This year, Republicans have a supermajority after Democrats reported staggering losses in the 2022 midterm elections, including key statewide races like that for the US Senate.

“This was the most disgraceful vote that has ever taken place in Florida history,” said Judy Mount, vice chair of the state’s Democratic Party, who also spoke on the podium. Mount was referring to former Rep. Val Demings’ loss of more than a million votes to Senator Marco Rubio, despite Demings raising more money than Rubio.

Valerie Crowder



Florida Democratic Party Vice Chair Judy Mount (center) shares how she engages Jackson County voters during a panel discussion on social justice Saturday, March 6, 2023 in Tallahassee. Tallahassee-based attorney and activist Marie Rattigan (left) and Tallahassee branch NAACP President Mutaqee Akbar (right) also spoke on the podium.

READ :  Textbook lending library relieves financial pressure - The Spectator

Mount is also the chairman of the Jackson County Democratic Party. Part of her effort to reach the electorate is to go directly to where the people are and engage them. “I go to the people,” she said. “We go to the projects, I go to the rich. But you have to reach people.”

The Florida Democratic Party recently elected Nikki Fried as the new state party leader as its members try to figure out how to increase the party’s voter registration numbers, motivate higher turnout for Democrats, and raise more money.

The story of the lynching of Claude Neal has been kept largely hidden from younger generations in Marianna

Valerie Crowder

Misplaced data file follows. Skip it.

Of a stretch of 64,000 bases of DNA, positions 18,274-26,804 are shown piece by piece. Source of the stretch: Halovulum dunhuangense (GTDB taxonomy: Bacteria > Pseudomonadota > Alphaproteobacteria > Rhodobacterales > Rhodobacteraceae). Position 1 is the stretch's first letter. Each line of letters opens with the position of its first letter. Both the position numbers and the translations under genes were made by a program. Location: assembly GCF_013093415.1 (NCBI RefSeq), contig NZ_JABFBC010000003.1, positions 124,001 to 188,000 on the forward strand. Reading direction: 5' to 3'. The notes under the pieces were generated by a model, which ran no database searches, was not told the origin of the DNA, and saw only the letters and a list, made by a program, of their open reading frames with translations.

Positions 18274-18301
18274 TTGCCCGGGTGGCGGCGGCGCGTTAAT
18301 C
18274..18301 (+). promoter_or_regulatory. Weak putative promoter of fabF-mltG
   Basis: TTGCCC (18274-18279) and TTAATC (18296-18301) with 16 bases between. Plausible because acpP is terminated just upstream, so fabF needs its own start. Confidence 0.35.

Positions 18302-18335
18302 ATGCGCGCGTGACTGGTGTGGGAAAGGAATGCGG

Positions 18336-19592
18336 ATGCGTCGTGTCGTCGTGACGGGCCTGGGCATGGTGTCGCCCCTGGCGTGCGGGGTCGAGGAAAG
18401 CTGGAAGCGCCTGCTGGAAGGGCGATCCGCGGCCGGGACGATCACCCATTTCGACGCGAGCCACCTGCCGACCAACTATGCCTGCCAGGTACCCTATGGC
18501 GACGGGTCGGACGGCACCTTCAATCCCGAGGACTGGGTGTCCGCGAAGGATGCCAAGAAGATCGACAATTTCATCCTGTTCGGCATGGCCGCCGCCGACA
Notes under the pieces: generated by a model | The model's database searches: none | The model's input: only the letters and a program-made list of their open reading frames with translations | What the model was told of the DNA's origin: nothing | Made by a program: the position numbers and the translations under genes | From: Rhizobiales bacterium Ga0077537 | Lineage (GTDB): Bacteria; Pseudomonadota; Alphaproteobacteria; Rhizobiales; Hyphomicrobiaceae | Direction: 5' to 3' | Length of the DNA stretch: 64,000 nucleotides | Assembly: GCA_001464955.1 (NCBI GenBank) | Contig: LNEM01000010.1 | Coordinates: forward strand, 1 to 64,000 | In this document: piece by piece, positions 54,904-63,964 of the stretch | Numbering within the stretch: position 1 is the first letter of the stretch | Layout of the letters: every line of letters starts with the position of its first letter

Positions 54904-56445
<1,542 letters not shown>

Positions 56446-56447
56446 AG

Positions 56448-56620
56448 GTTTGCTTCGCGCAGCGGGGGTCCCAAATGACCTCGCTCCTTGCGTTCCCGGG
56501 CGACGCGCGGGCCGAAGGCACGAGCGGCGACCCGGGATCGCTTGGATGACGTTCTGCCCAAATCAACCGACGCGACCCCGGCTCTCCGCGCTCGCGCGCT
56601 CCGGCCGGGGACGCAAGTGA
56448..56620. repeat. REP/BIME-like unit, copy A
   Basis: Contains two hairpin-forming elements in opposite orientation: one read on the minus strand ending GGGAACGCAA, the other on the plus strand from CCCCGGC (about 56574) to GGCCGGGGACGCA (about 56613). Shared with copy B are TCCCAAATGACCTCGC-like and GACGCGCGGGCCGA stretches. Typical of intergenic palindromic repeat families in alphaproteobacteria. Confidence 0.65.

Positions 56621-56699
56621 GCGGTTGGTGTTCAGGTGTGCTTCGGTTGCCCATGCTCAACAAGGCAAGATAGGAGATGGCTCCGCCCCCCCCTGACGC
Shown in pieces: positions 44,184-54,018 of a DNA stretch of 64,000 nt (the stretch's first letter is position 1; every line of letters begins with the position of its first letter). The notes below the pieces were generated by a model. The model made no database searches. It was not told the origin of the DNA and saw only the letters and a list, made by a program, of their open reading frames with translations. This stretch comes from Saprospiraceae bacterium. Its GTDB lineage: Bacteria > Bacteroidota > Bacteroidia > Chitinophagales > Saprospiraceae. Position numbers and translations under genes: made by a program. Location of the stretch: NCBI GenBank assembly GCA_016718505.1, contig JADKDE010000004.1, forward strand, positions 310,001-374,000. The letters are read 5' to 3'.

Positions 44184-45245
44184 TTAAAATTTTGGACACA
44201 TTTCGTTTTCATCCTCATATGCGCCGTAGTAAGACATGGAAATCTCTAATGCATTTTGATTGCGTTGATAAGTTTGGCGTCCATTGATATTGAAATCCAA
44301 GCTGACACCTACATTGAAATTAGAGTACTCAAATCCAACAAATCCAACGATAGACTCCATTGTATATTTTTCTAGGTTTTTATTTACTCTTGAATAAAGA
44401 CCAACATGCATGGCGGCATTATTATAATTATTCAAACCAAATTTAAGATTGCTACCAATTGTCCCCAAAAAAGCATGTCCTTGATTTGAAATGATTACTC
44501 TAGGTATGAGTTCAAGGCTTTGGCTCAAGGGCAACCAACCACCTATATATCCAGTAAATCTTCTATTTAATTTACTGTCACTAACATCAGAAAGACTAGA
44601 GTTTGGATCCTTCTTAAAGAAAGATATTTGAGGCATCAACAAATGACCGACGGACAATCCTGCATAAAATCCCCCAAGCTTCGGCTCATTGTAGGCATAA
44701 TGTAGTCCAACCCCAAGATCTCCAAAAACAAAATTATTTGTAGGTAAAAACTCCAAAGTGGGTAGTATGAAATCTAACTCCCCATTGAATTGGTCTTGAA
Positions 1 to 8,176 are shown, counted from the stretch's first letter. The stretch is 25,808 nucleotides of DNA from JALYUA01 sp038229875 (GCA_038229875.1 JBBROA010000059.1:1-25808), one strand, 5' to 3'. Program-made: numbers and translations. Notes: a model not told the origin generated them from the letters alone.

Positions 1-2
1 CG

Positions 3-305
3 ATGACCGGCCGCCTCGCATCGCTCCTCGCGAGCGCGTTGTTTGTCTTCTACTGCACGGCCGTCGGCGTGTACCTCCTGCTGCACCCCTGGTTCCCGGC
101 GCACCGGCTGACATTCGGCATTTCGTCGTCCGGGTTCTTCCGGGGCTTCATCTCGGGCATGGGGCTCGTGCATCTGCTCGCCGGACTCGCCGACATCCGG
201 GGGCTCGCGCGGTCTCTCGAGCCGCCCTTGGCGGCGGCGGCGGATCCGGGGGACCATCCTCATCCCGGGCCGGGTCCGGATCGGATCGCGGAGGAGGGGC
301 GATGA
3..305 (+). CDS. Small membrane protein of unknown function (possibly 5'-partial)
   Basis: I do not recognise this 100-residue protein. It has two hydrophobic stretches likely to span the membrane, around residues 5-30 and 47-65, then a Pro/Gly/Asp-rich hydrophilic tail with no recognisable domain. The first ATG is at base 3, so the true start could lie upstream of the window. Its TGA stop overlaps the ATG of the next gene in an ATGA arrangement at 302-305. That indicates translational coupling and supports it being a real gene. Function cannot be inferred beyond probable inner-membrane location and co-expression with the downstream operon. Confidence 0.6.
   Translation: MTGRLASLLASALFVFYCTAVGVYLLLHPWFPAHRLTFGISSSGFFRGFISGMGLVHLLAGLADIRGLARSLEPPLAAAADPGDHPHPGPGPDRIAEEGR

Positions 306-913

L. Lamar Wilson, Professor of Literature at Florida State University, will read some of his poetry and present his documentary, The Changing Same, during the Social Justice Weekend event in Tallahassee on March 6, 2023.

During the event, the FSU literature professor screened his documentary The Changing Same, a film about Wilson’s annual marathon to uncover the story of Claude Neal’s lynching in Marianna.

Wilson says he never learned about the infamous lynching at school, even though it was one of the most brutal in American history and took place in his hometown. He says he learned about it after reading historian James McGovern’s book The Anatomy of a Lynching, which Wilson found at the Jackson County Public Library.

Wilson later ran a marathon in October on the anniversary of Neal’s lynching. After that, he says, the book was temporarily removed from the library. Today, the online catalog indicates that the book is available but not allowed to be borrowed.

READ :  Public college assistant professor recruitment to start soon: Haryana CM

Many older African American residents in Jackson County who were alive when Neal was lynched did not speak out about the tragedy for fear of what might happen to them or their loved ones, Wilson said.

“They were afraid for their children and grandchildren,” he said. “They didn’t want violence to come over them.”

“I always worry about what might happen to me or my loved ones for what I say,” Wilson said. “But I can’t let fear keep me from speaking what is documented fact and truth.”

Copyright 2023 WFSU. To see more, visit WFSU.